Surround Sound Speaker Systems

Paradigm Reference Millenia 300 Tower Floor-standing Speakers, Millenia 30 Center Channel Speaker, Millenia ADP Surround Speakers, and Studio Sub 15 Subwoofer

ARTICLE INDEX

Setup

I set up the Millenia 5.1 system in our family room centered around a Sony 52 inch LCD. I used a Denon AVR 3808CI receiver for amplification, with a Denon 3910 multiplayer for DVDs, CDs, DVD-As and SACDs, and a Sony PS3 or Sony BX1 for games and Blu Rays, respectively. There are a few noteworthy points regarding installation for anyone considering this system. First, the ADP surrounds are ideally suited for wall or stand mounting, and while my dry-walling/mudding skills have improved over the years, I chose to rest them on top of my existing surround speakers. This placed them at roughly two feet above ear level, which turned out to be was nearly ideal. If you intend to sit these on a flat surface, additional rubber feet are required and supplied. Otherwise, they will rock due to their concave bottom surface. In my case, I simply used foam to protect both my speakers and the review samples. Second, the Millenia 30 center channel is LONG... almost three feet to be slightly inexact! I had to build a makeshift stand to place it under the TV, as my existing stand could not accommodate this length. It looks fantastic, and can also be wall mounted, but be aware that many cabinets won't accommodate this length.

Assembly of the Millenia 300 towers is a no brainer and simply involves attaching four screws to hold the glass base and adapter to the towers, followed by attachment of the four spikes on the outer perimeter of the glass base. Rubber covers to be placed over the spikes are also included if spikes are inappropriate for your specific flooring material. Bare wires can be attached to the speakers directly (before assembly) or you can use the supplied banana plugs to connect the speakers to bare wire, all of which ultimately connect from underneath the glass base. I set the Millenia 300 towers about 8 feet apart, toed in to hit slightly behind my ears, using my low-tech, laser pointer/sliding clamp system. As a side note, anyone who doesn't point their speakers accurately is giving away a great deal of imaging capabilities from any speaker system. It takes minutes, costs nothing, and I've proven to many friends that doing this "mit da eye" can be grossly inaccurate (although it appears to work well for my one-eyed, German carpenter friend). The SUB 15 was tucked into a corner of the room about 2 feet from each wall. As it turns out, this sub certainly doesn't need corner reinforcement, but it remained there for convenience and aesthetics. More likely, your house will need structural reinforcement to withstand the prodigious bass. Besides, it's also not much fun schlepping 103 pounds of subwoofer around.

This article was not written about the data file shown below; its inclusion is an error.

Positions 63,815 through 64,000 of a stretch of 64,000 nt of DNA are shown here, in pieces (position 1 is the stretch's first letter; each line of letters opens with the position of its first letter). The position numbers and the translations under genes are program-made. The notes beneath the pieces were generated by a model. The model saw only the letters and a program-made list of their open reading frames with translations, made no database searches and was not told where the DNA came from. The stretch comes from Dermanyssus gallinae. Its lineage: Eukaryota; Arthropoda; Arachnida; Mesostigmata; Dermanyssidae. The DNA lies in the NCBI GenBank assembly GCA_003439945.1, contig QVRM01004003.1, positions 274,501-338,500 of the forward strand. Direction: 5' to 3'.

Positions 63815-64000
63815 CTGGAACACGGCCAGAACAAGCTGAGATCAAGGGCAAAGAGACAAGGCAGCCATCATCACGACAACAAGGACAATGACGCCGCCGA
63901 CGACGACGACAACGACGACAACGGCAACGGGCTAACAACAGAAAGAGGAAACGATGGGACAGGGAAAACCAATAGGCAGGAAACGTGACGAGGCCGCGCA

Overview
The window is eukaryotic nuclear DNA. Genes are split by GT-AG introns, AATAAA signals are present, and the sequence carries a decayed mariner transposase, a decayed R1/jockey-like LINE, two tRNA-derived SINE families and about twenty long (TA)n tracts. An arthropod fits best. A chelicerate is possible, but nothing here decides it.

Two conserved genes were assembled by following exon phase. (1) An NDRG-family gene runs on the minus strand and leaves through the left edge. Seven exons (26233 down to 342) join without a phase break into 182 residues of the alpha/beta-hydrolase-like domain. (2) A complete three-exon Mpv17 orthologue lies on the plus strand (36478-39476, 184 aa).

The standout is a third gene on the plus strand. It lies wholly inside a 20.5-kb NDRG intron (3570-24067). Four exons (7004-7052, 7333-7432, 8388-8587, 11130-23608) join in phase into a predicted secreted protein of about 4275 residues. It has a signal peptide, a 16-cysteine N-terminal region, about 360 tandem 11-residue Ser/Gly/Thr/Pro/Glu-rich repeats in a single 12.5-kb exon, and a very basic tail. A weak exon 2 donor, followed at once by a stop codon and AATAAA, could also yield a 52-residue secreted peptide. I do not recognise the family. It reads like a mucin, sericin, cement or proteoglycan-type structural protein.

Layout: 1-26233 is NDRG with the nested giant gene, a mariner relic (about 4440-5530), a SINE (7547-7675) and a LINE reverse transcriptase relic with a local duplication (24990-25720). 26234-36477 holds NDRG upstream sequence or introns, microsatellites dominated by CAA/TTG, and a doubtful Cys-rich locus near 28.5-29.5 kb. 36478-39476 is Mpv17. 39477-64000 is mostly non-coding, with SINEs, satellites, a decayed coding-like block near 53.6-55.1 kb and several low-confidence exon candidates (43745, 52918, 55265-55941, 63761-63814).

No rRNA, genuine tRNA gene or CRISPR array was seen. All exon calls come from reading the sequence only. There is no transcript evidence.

Even prior to listening to the Millenia system, the visual impact is quite stunning. This set-up readily garnered spousal approval and also generated a number of oohs and ahhs from visitors who are more familiar with seeing our family room look like a stereo repair shop. In any case, there is no mistaking this system for a cheap HTIB and it mates beautifully with a modern flat panel TV. These were/are the very first HT speakers that my wife loves and wants to keep.

Well that's all nice and good, but who cares? How do they sound? To get to this more important part, I first used the supplied Perfect Bass Kit (PBK-1) to optimize subwoofer performance. The PBK-1 is utter simplicity to use. Well, at least after I updated both my software for the PBK-1 and the firmware for the Studio Sub 15. It's a very well constructed system which includes the necessary software, a high quality calibrated microphone and stand, and two long USB cords for connection of the microphone and the subwoofer to your computer. The supplied USB also handled a required firmware update to the sub via this connection.

Every time I think it's annoying to perform software and firmware updates, I remind myself of how much more annoying it is to not have these updates available. Paradigm is a great example of a company that stands behind their products and their recent marriage with Anthem is likely to spawn some incredible products in the future. After a few minutes of downloading and updating, I let the PBK-1 do its magic. It would take me much longer to describe the process than it actually took to accomplish, so suffice it to say that... voila, you have near perfect bass through computer driven equalization of the sub's output in your own specific listening environment. This system is based upon Anthem's proprietary ARC system, and though not quite as comprehensive as ARC, is a welcome and massive improvement to room correction technology. Besides all that, it's really, really cool. After the Sub 15 was set up, I used the Denon's Audessey MultiEQ XT room correction feature on the Denon AVR 3808CI, although I'm guessing its work was rather light. Good to go.